While the War Requiem arose as these reforms were under way, and within the context of the Church of England, which deviates in several respects from papal Catholicism, it surely represented the boldest challenge yet to the established religious rituals of its time.
Born into modest circumstances,
William Plomer notes that Owen came to reject the conventional patriotic sentiments embodied in the poetry of Rupert Brooke, an idealized image of radiant British youth nobly sacrificing itself for glory and country. William Mann notes that the 20th century wrought a shift of attitudes from "the priests of Christianity whose founder expressly forbade the taking of human life" blessing weapons before battle and offering thanks for the heroism of the glorious dead, to "a new spirit of doubt whether any country had the moral right to demand that its sons become murderers and the victims of murder, and a conviction that the glorious dead must be respected, not as an example, but as a warning." Christopher Palmer posits that Owen extended the path blazed by Sassoon by writing "not about what soldiers gloriously did but what they had unforgivably been made to do to others and to suffer themselves." Palmer adds that while Owen entered the War as one of defense and liberation, he became disillusioned that it evolved into aggression, conquest and senselessly prolonged carnage, and that Owen further resented suppression by officialdom of truthful reporting of the fighting experience and its depiction of the enemy as a faceless monster rather than individual soldiers whom fate had placed in harm's way.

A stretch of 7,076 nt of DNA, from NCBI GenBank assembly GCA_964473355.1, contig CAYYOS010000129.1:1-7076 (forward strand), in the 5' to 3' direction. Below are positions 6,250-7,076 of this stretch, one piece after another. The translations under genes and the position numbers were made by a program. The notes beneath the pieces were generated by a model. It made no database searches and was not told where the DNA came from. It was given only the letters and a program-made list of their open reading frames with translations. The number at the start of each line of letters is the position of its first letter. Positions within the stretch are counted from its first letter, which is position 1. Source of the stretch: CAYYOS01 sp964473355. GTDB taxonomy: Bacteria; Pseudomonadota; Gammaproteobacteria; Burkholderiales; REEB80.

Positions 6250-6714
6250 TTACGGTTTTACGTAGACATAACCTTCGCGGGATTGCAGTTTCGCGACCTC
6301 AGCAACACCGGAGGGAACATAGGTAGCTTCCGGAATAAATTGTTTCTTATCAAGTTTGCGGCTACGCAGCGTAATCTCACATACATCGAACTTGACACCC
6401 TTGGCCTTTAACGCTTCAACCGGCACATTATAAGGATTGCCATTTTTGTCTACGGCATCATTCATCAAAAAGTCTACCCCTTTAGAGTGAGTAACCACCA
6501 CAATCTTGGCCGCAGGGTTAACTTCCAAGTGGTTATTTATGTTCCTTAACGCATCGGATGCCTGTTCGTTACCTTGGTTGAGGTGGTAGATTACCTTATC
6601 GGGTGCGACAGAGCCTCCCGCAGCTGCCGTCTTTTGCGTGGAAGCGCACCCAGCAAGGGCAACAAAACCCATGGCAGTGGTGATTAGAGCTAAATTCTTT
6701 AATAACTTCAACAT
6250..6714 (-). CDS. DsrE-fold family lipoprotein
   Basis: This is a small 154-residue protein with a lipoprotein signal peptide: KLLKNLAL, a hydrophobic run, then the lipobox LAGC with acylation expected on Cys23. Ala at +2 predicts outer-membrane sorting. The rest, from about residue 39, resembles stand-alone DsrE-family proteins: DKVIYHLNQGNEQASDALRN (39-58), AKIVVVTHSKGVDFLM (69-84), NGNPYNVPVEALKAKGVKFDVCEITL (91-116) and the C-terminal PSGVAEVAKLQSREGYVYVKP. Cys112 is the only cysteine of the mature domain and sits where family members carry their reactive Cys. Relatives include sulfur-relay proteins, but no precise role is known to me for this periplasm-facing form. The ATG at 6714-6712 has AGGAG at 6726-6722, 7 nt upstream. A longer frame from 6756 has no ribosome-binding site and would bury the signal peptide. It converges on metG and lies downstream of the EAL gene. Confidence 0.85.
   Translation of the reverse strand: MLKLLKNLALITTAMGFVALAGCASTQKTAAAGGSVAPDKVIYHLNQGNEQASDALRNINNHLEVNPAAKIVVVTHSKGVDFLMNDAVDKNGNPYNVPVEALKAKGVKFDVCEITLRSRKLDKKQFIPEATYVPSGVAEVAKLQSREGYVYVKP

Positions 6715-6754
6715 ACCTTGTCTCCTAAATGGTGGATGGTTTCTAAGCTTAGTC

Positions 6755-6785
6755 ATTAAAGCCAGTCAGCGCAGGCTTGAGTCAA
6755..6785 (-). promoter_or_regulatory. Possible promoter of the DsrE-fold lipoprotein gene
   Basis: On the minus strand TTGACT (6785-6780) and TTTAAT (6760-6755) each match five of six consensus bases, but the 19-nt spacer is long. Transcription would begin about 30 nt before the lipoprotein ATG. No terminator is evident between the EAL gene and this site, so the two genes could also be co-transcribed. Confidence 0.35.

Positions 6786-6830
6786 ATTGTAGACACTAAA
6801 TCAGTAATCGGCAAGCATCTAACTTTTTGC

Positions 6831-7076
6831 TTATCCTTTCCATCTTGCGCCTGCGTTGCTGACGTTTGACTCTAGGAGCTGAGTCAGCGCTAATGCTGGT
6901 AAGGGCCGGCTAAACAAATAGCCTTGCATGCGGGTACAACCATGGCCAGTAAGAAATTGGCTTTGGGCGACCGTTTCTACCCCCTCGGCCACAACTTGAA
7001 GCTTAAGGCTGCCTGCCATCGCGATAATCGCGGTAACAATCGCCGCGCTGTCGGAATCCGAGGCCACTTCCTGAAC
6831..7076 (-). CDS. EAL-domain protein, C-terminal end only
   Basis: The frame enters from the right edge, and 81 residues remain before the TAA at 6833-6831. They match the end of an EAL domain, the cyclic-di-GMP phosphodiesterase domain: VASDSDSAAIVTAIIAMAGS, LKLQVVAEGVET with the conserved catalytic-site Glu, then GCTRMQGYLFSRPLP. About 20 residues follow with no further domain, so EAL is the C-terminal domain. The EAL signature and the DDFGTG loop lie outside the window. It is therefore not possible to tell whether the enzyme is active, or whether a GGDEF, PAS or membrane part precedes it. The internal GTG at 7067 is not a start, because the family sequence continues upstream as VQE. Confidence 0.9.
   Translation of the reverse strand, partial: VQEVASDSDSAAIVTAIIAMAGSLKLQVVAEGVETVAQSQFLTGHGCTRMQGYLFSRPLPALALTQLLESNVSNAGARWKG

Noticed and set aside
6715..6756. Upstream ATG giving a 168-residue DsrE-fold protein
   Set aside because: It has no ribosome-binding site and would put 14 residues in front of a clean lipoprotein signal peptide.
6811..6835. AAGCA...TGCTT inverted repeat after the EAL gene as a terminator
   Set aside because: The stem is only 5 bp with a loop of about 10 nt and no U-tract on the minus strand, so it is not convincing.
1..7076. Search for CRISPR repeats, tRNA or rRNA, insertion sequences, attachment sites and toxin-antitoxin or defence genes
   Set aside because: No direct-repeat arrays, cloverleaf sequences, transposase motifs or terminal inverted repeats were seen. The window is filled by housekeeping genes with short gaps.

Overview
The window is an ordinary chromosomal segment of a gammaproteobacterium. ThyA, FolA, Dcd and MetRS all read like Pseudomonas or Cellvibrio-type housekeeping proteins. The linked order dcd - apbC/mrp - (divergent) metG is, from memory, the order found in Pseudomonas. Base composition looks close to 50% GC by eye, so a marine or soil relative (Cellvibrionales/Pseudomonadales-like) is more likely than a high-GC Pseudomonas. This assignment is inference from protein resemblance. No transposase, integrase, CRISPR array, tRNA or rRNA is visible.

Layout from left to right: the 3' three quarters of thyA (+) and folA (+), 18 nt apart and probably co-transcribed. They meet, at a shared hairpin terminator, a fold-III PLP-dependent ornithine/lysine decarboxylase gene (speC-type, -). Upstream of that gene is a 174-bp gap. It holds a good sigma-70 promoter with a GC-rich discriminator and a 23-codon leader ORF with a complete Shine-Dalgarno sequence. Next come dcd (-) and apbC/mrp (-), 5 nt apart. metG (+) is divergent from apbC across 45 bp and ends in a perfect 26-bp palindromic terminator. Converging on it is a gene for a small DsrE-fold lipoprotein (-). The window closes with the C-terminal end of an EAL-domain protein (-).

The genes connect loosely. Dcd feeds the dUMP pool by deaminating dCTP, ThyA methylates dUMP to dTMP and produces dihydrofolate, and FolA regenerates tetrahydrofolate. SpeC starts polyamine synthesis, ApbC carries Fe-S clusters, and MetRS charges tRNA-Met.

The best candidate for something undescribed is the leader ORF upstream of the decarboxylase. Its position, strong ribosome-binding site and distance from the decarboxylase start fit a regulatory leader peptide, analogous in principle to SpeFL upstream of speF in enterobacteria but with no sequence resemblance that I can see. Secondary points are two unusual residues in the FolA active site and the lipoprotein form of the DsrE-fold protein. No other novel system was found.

After his recovery Owen was assigned light administrative training duties but then re-embarked for the French front. One week before the Armistice he was killed in action. (It is said that his parents received the news of his death just as victory bells began to toll.)